I took the Caledonian Sleeper to London. The ride was so smooth that departure wasn't even noticeable; our movement down the rails was indistinguishable from the relaxing vibration of the train resting at the platform. At some point in the night I was conscious enough to suspect we were in the London area (based on increased bumps in the ride), which was confirmed when the attendant delivered the morning coffee as a way of announcing that we had in fact arrived at London Euston. After the coffee, we were permitted to take our time getting up and leaving; there was no rushed exit. Sweet! I just wish there had been a shower. Lynn and Lou wouldn't be able to meet up with me until that evening, so I checked my now overstuffed bag into "left luggage" and went wandering out into the streets. To be honest, I wasn't very excited about visiting London itself - I've been there before, done the basic sightseeing, and generally found it overwhelming and somewhat generically urban compared to my beloved Scottish cities. (This attitude would change before my departure!) My main purpose in town was to see Lynn and Lou, and no plans had been made beyond that. Still, it was a lovely day and I was on vacation in one of the great metropolises of the world!
After taking advantage of a blessedly cheap internet cafe, I just walked randomly until I spied this monstrosity peaking out from behind some more humble structure...
Then did a double take because the humble structure in front turned out to be the British Library. That's THE British Library. Which is free to enter, and currently featuring an exhibit on science fiction. Besides the decorative crashed saucer and Police Box in the exhibition space, there were some gorgeous vintage book covers and illustrations; you can find them (and many more) at the British Library's print shop. Very inspiring! Then I explored the rest of the Library. Not bad, London... I wandered randomly in your streets for five minutes, and ended up viewing gorgeous early sci fi illustrations, the Lindisfarne Gospels, the Magna Carta, a Mervyn Peake exhibit, and draft pages from Phillip Pullman's The Golden Compass.
After some time in the Library I felt ready to do some actual "urban sketching" and settled in for this street scene. Unfortunately my brush pen ran out of ink, oh no!
This sketch marks the only time someone *in a car* would yell to me... "what are you sketching?" I answered, "those buildings over there!" "Can we see?" I showed them. "Cheers! Good luck!" ...and the light had changed, and they were off.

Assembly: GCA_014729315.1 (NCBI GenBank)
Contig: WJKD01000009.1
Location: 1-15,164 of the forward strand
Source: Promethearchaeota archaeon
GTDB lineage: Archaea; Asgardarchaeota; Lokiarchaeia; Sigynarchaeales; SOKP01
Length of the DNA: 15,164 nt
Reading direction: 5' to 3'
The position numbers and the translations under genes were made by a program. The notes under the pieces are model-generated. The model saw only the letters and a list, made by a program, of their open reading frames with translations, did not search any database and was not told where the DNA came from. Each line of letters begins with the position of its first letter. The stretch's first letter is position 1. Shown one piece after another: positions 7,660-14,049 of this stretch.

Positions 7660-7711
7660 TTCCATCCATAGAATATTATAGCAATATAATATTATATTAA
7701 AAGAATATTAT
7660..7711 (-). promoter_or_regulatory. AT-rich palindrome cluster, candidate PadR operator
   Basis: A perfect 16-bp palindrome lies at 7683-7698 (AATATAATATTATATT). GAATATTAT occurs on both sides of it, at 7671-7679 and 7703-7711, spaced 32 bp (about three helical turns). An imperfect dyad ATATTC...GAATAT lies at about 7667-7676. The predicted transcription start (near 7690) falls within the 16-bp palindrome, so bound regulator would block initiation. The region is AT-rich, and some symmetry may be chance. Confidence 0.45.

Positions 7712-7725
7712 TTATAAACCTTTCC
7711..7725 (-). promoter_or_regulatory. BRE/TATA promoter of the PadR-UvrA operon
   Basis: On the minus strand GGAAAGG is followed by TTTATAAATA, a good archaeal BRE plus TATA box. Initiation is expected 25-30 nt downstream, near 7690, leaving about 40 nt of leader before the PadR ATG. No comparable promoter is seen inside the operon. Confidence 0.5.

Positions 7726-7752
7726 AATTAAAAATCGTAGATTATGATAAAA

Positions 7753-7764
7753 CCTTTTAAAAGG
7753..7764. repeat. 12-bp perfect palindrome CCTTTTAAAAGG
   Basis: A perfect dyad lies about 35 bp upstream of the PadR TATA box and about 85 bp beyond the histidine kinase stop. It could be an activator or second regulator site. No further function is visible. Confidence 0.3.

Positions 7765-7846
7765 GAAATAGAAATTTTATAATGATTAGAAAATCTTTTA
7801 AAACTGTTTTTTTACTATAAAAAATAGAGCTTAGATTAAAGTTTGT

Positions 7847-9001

I saw signs pointing towards the British Museum, so figured it was kismet. My first stop was the Museum cafe, but then it was time for some ancient statues (and tourists).
Here's where I started to get a lot of attention. While drawing Seated Sakhmet (above), at one point I looked up to my left and there was a gigantic camera *right next to my head* focused on my page. I turned to my right, and there was another gigantic camera focused down on me and my page from above. This was a little disconcerting, but got me thinking about why people would turn their cameras on me, when surrounding by all these great antiquities of the world.
We all, as tourists, want to connect with the place we've found. We want to be part of a story that binds us to the place forever. Urban Sketchers have a great advantage in that we know we can bind ourselves to places by sketching them. Now that I have sketched Seated Sakhmet, I feel like we're partners in a way - we know each other, we get along, we're part of a shared story. Many tourists try to get this feeling by snapping photos or video of her, but I think it is harder that way - it's too easy to forget to focus your mind at the same time as you focus your camera, and you can arrive home to find your SD card full but your memories empty. These people came to the British Museum to see art, but didn't know how to be part of it; I think that is why they wanted to photograph me sketching. Now they had a story - "In the British Museum I came upon this artist, sketching" - my presence gave them an anchor in time and space, which perhaps helps them to connect to the space themselves.
I feel blessed to have found a way to forge a strong bond to my environment, and proud to have something to offer these strangers as an incidental bonus of fulfilling my own desire.
The British Museum was calling for at least 5 more days, but my time for this day was up so it would have to wait until my NEXT vacation to the UK. I adventured through the Underground and navigated unfamiliar London streets to find Green & Stone, a gorgeous little art store jam-packed with paint-stained easels, shelves and shelves of sketchbooks, tiny beautiful vials of ink - it's an artist's art store for sure, and old-timey as all get-out.
After that I found Lynn & Lou's house, and we spent the evening catching up and having really lovely tapas at Mar I Terra. I'll leave the rest of the details of our visit private, summarizing simply as this: the decade that had passed since we last met felt like nothing, and my evening spent with dear friends was precious and wonderful.